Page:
Harrow County is what might be considered by H.P. Lovecraft (the great master of the genre) as “weird fiction.” With its mix of supernatural magic and the unknown of both Emmy’s past and future, the book strikes at something primal. It creates an unease in the reader that’s hard to shake. When I read the first issue, the lights in my apartment flickered for the first time ever and for the rest of the night, it felt like something was out there waiting to strike. Even now, when I read an issue on a subway crowded with people, it feels like evil is lurking just out of sight.
That’s certainly true of our hero Emmy’s world. The woods around her farmhouse clearly hide some secret (about her, about magic, about things beyond our imagination), but she at least has a word to define them, to make them more real and less frightening through identification. She calls them “haints,” what writer Cullen Bunn defines in the first issue as, “the ghosts and ghouls that lurk in lonely, forgotten and unwelcoming places.” And Harrow County is that kind of place.
While Bunn (typically a writer greedy with his mythology) hasn’t revealed much yet, we know enough to guess that Emmy will have to fight hard to remain the kind girl we met in the first issue. Issue #3 especially suggests that the nature of evil, and whether it’s inherent, is going to be a big part of Emmy’s story. Not to spoil exactly what happens, but Emmy is forced to confront one of the most fundamental fears of all: the loss of a parent’s love. If there was any doubt that this Southern Gothic comic wouldn’t be afraid to take things in gruesome directions (this is a comic where a witch gets hanged on the first page of Issue #1, remember), this issue removes all doubt.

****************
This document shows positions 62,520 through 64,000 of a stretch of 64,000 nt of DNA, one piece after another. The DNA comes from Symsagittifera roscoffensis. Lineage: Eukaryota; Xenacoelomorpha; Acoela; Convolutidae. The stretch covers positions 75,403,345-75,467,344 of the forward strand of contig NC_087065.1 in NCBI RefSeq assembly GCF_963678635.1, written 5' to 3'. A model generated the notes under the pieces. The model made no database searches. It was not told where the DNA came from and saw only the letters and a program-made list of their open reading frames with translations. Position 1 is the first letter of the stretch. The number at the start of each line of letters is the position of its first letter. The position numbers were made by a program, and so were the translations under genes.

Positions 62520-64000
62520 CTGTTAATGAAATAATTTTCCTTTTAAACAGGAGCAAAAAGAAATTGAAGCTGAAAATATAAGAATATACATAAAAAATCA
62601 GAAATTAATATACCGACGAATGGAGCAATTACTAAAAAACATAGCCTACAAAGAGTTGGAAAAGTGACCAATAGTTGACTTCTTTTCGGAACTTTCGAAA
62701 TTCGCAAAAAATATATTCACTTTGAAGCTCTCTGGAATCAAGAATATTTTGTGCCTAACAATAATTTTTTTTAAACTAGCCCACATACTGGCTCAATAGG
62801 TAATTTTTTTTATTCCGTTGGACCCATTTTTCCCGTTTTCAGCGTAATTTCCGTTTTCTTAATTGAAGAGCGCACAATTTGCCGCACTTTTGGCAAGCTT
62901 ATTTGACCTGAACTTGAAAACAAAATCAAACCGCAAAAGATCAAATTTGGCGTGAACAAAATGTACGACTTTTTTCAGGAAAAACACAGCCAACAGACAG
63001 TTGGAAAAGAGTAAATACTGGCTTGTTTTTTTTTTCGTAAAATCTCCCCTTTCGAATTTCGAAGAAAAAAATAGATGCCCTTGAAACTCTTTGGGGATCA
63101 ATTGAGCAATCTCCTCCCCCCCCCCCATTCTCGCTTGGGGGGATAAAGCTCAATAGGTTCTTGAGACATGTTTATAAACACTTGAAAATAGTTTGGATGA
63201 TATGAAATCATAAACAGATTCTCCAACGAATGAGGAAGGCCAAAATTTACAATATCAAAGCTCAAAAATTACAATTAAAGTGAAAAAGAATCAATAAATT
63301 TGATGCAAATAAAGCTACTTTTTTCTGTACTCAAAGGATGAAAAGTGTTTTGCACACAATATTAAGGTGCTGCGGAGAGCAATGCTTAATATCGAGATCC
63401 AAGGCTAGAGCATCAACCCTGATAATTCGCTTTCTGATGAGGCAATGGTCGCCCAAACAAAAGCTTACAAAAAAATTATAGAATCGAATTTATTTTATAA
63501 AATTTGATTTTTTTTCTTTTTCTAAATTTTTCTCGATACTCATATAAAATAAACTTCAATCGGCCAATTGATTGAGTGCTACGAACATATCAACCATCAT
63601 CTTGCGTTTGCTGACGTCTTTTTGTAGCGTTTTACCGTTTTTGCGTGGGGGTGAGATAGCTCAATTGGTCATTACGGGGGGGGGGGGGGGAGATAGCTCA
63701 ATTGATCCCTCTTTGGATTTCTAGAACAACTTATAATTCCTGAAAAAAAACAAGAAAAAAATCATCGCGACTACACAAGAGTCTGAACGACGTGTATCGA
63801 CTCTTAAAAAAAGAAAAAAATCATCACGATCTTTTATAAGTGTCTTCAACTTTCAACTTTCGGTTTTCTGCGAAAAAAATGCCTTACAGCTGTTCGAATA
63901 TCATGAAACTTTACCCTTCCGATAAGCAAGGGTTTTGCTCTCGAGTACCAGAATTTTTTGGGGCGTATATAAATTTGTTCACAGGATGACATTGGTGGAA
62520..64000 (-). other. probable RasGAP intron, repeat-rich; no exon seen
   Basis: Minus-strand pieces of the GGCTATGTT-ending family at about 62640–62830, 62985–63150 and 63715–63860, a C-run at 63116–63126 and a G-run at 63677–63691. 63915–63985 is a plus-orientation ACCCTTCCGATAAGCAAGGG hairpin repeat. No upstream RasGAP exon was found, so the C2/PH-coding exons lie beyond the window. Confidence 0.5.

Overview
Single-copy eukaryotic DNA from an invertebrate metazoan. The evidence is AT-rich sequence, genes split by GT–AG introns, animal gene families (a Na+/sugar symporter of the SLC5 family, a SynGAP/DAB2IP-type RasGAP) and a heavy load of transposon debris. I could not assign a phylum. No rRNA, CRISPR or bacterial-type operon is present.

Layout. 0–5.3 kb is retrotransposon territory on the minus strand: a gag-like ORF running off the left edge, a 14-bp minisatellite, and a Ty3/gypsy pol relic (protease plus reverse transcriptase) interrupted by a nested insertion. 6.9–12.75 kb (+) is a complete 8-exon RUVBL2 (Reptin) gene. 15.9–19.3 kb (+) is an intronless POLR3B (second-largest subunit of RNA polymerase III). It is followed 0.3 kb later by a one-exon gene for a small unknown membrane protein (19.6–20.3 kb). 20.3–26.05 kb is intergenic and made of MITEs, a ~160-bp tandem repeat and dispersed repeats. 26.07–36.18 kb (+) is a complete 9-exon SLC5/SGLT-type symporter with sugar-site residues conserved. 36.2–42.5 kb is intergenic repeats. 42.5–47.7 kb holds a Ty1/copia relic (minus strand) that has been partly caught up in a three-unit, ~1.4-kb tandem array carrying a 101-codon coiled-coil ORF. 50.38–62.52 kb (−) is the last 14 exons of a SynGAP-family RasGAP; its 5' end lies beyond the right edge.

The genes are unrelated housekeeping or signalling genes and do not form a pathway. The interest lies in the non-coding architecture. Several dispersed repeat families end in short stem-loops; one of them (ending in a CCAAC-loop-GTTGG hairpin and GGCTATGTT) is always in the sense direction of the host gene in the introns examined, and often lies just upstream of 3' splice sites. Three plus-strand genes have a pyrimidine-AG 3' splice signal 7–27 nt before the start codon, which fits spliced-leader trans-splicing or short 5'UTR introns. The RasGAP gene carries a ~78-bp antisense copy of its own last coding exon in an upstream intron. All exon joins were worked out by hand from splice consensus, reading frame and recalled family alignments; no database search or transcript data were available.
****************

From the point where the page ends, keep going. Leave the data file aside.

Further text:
However, for as strong as Bunn’s storytelling is, it’s Tyler Crook’s art that sets the mood. Crooks still prefers the more tactile mediums–ink and watercolors–to digital drawing and it gives the book an earthy feel. His rounded figures recall Colombian painter Fernando Botero, but with more shadow and dirt thrown in for realism. Harrow County is not for the faint of heart, but what’s to fear, really? It’s just a comic book, right?
By day, Marisa Carpico stresses over every detail of America’s election system. By night, she becomes a pop culture and celebrity obsessive. Whether it’s movies, TV or music, she watches and listens to it all so you don’t have to. You can find her risking her life by reading comic books while walking down the crowded streets of New York City, having inappropriate emotional reactions at her iPad screen while riding the subway or occasionally letting her love of a band convince her to stand for hours on end in one of the city’s many purgatorial concert spaces. You can follow her on Twitter to read her insightful social commentary or more likely complain about how cold it is at @MarisaCarpico.